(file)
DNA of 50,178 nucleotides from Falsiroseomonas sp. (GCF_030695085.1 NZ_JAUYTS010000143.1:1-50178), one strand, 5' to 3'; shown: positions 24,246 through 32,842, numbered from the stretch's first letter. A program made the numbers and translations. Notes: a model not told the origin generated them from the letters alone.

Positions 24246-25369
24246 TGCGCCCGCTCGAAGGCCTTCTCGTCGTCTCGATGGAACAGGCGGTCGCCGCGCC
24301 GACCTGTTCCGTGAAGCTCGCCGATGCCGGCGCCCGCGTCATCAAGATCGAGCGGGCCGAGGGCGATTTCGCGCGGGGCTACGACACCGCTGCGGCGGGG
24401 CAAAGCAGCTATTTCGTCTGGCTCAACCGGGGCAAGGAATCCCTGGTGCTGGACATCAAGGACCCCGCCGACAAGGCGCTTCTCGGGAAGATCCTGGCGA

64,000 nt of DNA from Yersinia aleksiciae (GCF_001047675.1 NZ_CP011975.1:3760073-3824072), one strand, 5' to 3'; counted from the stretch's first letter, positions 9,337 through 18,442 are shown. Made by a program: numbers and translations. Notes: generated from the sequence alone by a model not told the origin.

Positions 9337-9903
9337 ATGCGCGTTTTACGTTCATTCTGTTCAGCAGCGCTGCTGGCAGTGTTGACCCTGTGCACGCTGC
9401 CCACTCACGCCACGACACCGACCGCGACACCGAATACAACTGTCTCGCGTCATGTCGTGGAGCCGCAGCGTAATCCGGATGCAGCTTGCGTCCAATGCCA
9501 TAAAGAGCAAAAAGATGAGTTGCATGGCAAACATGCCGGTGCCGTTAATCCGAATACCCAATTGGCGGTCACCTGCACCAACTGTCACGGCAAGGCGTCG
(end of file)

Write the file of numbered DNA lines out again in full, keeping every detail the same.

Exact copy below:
DNA of 50,178 nucleotides from Falsiroseomonas sp. (GCF_030695085.1 NZ_JAUYTS010000143.1:1-50178), one strand, 5' to 3'; shown: positions 24,246 through 32,842, numbered from the stretch's first letter. A program made the numbers and translations. Notes: a model not told the origin generated them from the letters alone.

Positions 24246-25369
24246 TGCGCCCGCTCGAAGGCCTTCTCGTCGTCTCGATGGAACAGGCGGTCGCCGCGCC
24301 GACCTGTTCCGTGAAGCTCGCCGATGCCGGCGCCCGCGTCATCAAGATCGAGCGGGCCGAGGGCGATTTCGCGCGGGGCTACGACACCGCTGCGGCGGGG
24401 CAAAGCAGCTATTTCGTCTGGCTCAACCGGGGCAAGGAATCCCTGGTGCTGGACATCAAGGACCCCGCCGACAAGGCGCTTCTCGGGAAGATCCTGGCGA

64,000 nt of DNA from Yersinia aleksiciae (GCF_001047675.1 NZ_CP011975.1:3760073-3824072), one strand, 5' to 3'; counted from the stretch's first letter, positions 9,337 through 18,442 are shown. Made by a program: numbers and translations. Notes: generated from the sequence alone by a model not told the origin.

Positions 9337-9903
9337 ATGCGCGTTTTACGTTCATTCTGTTCAGCAGCGCTGCTGGCAGTGTTGACCCTGTGCACGCTGC
9401 CCACTCACGCCACGACACCGACCGCGACACCGAATACAACTGTCTCGCGTCATGTCGTGGAGCCGCAGCGTAATCCGGATGCAGCTTGCGTCCAATGCCA
9501 TAAAGAGCAAAAAGATGAGTTGCATGGCAAACATGCCGGTGCCGTTAATCCGAATACCCAATTGGCGGTCACCTGCACCAACTGTCACGGCAAGGCGTCG